Major Fed Myth: Debunked
The Fed is reactive in setting rates – not proactive
by Bob Stokes
Updated: December 29, 2022
The days of near-zero interest rates are long gone -- at least for now.
As we look back on 2022, we know that it's been a year of rising interest rates, and many observers say it's all due to the Fed.
But it's a flat-out myth that the Fed determines the trend of interest rates. The market does. The Fed merely follows.
Here's a chart and commentary from the December Elliott Wave Theorist:
The chart updates the Fed's interest-rate activity since mid-2021. As you can see, the Fed's rate changes have continued to lag rate changes in T-bills as set by the market. The Board's decisions are not magical or even thoughtful. They look at the market rate, and they adjust the Fed Funds Rate accordingly. That's all there is to it. That's all there ever has been to it.
So, given that the market sets rates and the Fed follows, a key takeaway is that the Fed's interest-rate actions produce no outcomes (for example, "stepping on the brakes" of the economy) that wouldn't have happened through regular market forces.
Other central banks around the world also lag the market. Consider the European Union. Here's a historical snapshot from Robert Prechter's book, The Socionomic Theory of Finance:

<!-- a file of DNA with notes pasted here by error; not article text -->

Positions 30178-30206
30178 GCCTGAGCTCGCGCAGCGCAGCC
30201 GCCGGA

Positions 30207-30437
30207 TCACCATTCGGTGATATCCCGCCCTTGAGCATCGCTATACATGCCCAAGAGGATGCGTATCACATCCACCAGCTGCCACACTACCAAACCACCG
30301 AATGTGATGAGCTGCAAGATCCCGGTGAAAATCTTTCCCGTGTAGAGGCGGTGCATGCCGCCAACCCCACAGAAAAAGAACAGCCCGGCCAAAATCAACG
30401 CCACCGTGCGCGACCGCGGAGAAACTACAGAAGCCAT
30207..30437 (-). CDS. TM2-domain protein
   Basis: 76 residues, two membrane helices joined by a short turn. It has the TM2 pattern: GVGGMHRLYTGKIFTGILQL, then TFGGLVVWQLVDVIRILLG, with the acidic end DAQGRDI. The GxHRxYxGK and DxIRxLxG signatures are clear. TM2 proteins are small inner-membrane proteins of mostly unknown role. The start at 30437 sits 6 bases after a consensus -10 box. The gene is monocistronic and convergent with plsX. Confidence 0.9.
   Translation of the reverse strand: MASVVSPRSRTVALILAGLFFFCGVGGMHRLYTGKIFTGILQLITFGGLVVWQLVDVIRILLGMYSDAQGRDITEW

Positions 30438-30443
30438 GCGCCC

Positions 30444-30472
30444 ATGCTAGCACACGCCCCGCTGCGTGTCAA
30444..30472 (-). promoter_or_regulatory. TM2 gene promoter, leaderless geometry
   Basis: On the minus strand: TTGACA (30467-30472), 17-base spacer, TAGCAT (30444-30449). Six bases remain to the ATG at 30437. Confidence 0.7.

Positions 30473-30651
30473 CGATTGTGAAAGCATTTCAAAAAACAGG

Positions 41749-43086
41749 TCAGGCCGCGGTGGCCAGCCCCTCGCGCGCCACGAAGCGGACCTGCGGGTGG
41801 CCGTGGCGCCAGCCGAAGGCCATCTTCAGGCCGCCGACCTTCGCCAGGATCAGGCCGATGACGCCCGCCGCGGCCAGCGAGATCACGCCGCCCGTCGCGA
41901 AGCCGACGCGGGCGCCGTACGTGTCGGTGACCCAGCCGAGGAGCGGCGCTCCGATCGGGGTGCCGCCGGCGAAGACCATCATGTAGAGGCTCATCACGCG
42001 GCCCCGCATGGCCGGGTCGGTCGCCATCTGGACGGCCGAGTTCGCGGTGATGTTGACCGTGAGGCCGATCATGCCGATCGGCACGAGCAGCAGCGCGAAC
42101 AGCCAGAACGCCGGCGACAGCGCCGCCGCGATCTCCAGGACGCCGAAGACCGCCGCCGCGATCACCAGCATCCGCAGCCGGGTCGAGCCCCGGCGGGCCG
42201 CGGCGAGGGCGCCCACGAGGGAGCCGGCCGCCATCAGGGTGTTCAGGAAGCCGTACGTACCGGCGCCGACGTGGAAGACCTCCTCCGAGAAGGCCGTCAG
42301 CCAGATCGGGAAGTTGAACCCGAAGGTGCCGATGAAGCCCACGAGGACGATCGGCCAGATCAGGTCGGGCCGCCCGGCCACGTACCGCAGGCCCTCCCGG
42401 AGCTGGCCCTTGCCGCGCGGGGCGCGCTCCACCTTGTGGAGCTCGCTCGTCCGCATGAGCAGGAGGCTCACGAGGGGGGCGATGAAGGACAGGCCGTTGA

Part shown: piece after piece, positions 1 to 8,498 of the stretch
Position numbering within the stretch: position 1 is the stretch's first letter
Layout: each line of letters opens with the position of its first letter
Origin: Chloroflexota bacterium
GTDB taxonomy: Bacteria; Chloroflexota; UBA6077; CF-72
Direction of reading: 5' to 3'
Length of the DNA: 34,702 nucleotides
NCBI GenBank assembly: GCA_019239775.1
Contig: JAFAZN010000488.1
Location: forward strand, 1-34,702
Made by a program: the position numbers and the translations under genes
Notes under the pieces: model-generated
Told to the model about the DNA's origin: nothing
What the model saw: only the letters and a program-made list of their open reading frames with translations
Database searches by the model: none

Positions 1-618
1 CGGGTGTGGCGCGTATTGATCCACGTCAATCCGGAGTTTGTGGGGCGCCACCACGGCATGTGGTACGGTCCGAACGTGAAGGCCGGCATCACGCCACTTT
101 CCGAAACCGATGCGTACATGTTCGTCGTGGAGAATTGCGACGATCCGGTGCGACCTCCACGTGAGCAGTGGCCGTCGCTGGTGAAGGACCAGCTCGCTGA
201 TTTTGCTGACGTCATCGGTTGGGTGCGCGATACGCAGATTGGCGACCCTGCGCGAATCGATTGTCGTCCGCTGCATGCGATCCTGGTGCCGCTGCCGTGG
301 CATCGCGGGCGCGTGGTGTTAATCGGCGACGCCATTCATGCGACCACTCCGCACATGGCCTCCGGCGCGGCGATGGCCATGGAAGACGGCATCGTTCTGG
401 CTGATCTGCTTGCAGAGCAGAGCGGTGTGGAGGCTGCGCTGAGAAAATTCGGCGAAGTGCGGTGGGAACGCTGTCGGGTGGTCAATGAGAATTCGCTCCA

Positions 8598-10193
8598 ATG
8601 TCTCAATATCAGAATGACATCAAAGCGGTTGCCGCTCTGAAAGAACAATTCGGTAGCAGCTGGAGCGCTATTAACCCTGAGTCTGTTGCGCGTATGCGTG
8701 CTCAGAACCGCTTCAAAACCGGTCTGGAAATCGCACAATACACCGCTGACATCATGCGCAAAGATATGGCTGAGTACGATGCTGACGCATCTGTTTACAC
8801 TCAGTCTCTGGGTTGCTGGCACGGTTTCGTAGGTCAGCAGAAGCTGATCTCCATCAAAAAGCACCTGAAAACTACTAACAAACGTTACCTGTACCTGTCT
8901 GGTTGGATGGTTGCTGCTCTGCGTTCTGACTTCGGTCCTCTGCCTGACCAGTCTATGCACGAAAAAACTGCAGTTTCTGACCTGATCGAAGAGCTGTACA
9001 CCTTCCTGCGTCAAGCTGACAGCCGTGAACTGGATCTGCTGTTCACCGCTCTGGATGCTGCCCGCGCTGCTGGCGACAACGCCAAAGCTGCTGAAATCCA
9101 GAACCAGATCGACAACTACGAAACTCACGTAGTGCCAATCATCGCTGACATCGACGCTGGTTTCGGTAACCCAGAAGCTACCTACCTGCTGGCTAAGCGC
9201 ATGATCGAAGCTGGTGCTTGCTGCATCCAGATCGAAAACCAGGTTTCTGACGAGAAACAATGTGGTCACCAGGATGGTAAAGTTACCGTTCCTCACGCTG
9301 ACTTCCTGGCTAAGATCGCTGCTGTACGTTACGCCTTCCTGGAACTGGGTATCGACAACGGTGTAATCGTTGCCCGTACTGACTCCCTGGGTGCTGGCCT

The chart plots monthly data for the interest rate of the freely-traded, 3-month euro generic government bond versus the European Central Bank's (ECB's) main refinancing operations rate, which is Europe's equivalent to the U.S. federal funds rate. As these graphs show, rate-setting actions by the ECB have lagged the freely traded debt market at all seven major turning points in interest rates since 1999. The lags vary from one to ten months, and the average lag is 5.3 months.
You can find the same principle at work in the United Kingdom, Australia and other global central banks.
It may be difficult for central bank watchers to latch onto the idea that markets guide central banks rather than the other way around. Yet, no data show otherwise.
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Is A Perfect "Balance" of Stocks, Bonds and Precious Metals Possible?
Many financial advisors would answer "yes." They might even suggest that you add more assets to the mix -- such as international equities, REITS and perhaps other assets.
But, in Elliott Wave International's view, no matter how carefully an investor constructs a "balanced" portfolio, it may offer little protection during a major financial downturn.
In truth, "balancing" a portfolio is a poor substitute for knowledge of financial markets.
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